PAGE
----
Something Red: A Novel
There are probably tens of thousands of Americans whose parents, grandparents, or great-grandparents were members of the Communist Party and its affiliated organizations in the nineteen twenties, thirties, and forties, and a very high percentage of them are Jewish. This reviewer recalls, when he was a teenager in Hebrew school forty years ago, a student rabbi’s interpretation the fourth stanza of the Simon and Garfunkel song “Mrs. Robinson” as a reference to that Communist Party legacy:
“Hide it in a hiding place where no one ever goes Put it in your pantry with your cupcakes. It’s a little secret, just the Robinsons’ affair.
Most of all, you’ve got to hide it from the kids.” Jennifer Gilmore’s novel Something Red explores the shadow that legacy casts over one Jewish American family in the Maryland suburbs of Washington, D.C. between late summer 1979 and early spring 1980.
Dennis and Sharon Goldstein are, to all appearances, an ordinary suburban couple. Dennis, a work obsessed career civil servant, is an Undersecretary of Agriculture responsible for negotiating grain sales to the Soviet Union. Sharon is a caterer undergoing a midlife crisis who has joined a cult like personal empowerment program called LEAP! They are also parents to two teenagers: Benjamin, who will be starting college that fall, and anorexic-bulemic Vanessa, a fan of punk music (readers will find a familiarity with the period’s pop music advantageous) who is entering her sophomore year of high school.
Sharon’s parents and Dennis’ father are products of Manhattan’s Lower East Side. Dennis’s mother Tatti is a former Soviet musician who defected to the United States as a young adult and the reason Dennis speaks fluent Russian. Tatti first met Dennis’ father Sigmund, a CCNY alumnus, at a Communist Party gathering, but she would go on to campaign for FDR, and after the Hitler-Stalin pact of 1939 he left the party and became a Trotskyite writer and activist who publishes articles in Dissent magazine and the Yiddish language newspaper The Forward and bemoans his former classmates’ and fellow New York intellectuals’ conversion to conservatism.
Sharon’s parents, Herbert and Helen Weissman, escaped the Lower East Side and settled in Los Angeles where Herb produced westerns and where both he and Helen became ostentatiously patriotic anti-communists and, more recently, religiously observant. When Julius and Ethel Rosenberg were executed in 1953, Herb and Helen hosted a barbeque to celebrate.
For Tatti and Sigmund, as well as for this reviewer’s relatives and most left-leaning Jewish-Americans, the Rosenbergs were martyrs; conclusive proof of Julius’ guilt was not released until after the fall of the Soviet Union. The Rosenberg case is a recurring motif in Something Red. For example:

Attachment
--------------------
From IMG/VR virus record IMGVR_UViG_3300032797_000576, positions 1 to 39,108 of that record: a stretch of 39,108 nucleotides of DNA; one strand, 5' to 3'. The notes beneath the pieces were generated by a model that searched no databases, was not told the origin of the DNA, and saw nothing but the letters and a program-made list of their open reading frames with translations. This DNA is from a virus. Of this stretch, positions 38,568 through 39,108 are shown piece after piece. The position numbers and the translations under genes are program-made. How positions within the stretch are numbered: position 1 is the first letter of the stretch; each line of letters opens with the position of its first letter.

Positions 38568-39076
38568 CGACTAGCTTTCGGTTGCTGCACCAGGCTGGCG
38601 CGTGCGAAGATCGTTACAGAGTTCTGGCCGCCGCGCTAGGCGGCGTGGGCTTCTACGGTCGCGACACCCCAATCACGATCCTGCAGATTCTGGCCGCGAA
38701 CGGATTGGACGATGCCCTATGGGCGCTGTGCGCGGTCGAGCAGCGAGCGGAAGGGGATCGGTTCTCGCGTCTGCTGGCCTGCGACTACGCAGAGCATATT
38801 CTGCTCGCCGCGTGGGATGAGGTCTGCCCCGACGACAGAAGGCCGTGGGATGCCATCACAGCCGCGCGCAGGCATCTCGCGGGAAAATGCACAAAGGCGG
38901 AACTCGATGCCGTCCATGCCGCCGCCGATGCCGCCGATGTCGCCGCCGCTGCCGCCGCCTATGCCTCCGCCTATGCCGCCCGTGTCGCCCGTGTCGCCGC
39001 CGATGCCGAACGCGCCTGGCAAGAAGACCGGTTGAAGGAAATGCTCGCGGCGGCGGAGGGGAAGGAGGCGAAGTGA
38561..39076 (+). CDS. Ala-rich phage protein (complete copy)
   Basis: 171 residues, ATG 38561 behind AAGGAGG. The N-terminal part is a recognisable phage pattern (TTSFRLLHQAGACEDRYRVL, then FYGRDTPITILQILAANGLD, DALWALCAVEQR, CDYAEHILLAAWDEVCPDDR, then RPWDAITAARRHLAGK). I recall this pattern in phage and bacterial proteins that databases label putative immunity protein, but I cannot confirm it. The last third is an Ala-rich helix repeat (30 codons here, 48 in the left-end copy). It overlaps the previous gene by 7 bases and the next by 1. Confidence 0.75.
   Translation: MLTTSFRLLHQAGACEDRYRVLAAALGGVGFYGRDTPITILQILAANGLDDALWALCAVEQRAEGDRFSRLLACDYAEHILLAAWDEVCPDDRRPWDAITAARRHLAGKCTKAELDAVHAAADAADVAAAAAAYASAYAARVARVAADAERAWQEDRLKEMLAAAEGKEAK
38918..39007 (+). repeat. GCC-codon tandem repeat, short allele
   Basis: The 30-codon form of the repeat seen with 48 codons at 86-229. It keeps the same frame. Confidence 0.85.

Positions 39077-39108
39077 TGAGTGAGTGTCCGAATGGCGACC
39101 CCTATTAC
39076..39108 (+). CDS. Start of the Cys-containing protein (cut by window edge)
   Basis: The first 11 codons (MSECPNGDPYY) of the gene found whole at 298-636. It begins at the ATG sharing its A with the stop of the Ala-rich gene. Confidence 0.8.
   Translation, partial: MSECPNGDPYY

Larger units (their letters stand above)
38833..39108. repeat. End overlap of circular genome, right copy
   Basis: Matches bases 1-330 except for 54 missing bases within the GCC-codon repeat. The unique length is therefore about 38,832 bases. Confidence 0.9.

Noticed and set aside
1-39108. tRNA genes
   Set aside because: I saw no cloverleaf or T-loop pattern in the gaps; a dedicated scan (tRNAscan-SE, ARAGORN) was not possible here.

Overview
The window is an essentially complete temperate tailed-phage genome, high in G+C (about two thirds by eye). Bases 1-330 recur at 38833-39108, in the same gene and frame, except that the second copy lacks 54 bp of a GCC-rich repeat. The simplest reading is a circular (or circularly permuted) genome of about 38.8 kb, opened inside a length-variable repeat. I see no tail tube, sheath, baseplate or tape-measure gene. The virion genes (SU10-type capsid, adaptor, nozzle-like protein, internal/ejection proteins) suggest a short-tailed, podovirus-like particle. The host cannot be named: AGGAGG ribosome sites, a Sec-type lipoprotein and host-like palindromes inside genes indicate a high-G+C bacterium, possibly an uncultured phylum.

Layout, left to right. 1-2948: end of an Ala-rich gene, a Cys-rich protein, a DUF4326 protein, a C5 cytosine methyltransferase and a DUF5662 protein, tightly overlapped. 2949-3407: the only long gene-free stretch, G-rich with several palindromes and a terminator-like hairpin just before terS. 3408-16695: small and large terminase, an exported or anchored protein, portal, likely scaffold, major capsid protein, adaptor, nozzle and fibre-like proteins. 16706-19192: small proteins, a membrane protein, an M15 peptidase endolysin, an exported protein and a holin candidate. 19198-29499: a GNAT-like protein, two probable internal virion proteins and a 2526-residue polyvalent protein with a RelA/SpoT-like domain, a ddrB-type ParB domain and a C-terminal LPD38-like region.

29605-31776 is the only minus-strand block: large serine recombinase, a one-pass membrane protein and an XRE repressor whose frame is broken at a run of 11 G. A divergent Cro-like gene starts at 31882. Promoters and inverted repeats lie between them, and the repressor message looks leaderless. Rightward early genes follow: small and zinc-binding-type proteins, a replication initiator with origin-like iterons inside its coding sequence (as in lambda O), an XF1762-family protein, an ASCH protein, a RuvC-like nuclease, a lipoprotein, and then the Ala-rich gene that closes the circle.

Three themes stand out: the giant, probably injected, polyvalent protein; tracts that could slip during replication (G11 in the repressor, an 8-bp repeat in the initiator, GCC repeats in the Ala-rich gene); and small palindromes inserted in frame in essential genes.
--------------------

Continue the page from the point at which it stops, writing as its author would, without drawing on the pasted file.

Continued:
“Sharon knew she should have reached out and touched him, even the lightest graze of his wrist, but she did not. She thought of Ethel Rosenberg—Why hadn’t that woman spoken up after they’d killed her husband? She had a moment when she could have saved herself. Her husband was already dead; he would hardly have known. Had she no concern for her children? It seemed to Sharon, she’d need only have whispered a word and she would be released. But what then would her children have thought? Because now they believed she was a hero. Still her children were on the news, fighting for their parent’s innocence. Perhaps, Sharon thought, Ethel Rosenberg had also been looking for a miracle. It was the very opposite of LEAP!ism, but maybe we all have been searching for miracles, Sharon thought, only we’ve been calling them wishes. Or prayers.”
Sharon’s own children are also searching. When she’s not starving herself Vanessa is trying to become a vegetarian. Benjamin, a soccer jock, has surprised his fellow athletes by choosing to attend Brandeis University—hardly a sports powerhouse with only division three teams—because he wants to emulate his paternal grandfather’s political activism, and a decade or two earlier Brandeis had been a hotbed of political activity. He also eschews the cheerleaders and female athletes that had been the staple of his high school sexual diet in favor of Rachel Feinglass, a short, fat, very smart, grounded, and together Deadhead with whom he begins his first serious relationship.
Some of Something Red’s best passages describe family relationships. Vanessa, an early Gen Xer, is both amused and repulsed by her Baby Boomer brother’s nostalgia for the sixties. Gilmore movingly captures the dynamics of the siblings’ relationship showing any first-born reader what it must be like to follow in an older sibling’s wake: